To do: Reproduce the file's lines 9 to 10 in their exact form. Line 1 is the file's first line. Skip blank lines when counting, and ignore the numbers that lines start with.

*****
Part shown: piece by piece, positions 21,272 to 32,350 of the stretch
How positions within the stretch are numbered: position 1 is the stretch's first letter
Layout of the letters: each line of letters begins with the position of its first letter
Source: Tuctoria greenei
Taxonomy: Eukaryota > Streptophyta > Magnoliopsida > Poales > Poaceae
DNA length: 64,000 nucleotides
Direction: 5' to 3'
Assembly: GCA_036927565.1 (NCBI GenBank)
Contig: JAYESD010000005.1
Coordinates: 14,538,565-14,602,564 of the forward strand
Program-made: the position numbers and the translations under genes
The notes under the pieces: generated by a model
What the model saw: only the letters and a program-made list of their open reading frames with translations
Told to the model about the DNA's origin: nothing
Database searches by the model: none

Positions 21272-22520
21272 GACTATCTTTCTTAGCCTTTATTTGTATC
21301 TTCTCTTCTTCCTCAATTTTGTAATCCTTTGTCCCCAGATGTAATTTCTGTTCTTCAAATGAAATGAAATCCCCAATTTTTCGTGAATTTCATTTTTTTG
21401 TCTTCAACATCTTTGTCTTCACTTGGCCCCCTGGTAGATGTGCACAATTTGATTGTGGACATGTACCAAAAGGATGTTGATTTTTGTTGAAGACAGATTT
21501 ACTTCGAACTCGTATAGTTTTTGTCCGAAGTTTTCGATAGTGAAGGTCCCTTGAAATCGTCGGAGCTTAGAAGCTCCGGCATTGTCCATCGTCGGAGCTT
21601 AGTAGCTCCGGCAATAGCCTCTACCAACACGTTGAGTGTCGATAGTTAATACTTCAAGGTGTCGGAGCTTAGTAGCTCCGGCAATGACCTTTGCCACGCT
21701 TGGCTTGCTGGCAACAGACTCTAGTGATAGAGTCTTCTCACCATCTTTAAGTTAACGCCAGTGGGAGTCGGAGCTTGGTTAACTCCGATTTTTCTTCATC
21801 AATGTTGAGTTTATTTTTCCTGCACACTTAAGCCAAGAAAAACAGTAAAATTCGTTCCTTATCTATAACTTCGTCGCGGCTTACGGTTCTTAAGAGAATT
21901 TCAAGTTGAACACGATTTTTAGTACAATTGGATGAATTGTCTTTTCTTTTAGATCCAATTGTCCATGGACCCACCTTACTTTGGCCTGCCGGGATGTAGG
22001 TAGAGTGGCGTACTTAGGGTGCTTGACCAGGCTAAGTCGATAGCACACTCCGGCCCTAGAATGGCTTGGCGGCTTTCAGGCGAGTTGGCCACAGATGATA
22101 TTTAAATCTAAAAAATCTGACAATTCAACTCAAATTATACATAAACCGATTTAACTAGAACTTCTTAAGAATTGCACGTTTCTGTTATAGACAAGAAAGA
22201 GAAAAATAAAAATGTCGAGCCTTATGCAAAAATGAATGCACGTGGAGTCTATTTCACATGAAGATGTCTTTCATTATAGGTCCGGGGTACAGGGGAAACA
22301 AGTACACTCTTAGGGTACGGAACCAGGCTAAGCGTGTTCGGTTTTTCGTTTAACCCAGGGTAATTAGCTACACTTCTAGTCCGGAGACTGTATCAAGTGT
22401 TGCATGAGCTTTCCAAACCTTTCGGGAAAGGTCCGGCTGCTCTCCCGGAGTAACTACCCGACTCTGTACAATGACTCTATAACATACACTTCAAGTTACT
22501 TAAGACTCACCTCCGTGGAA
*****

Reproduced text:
Contig: JAYESD010000005.1
Coordinates: 14,538,565-14,602,564 of the forward strand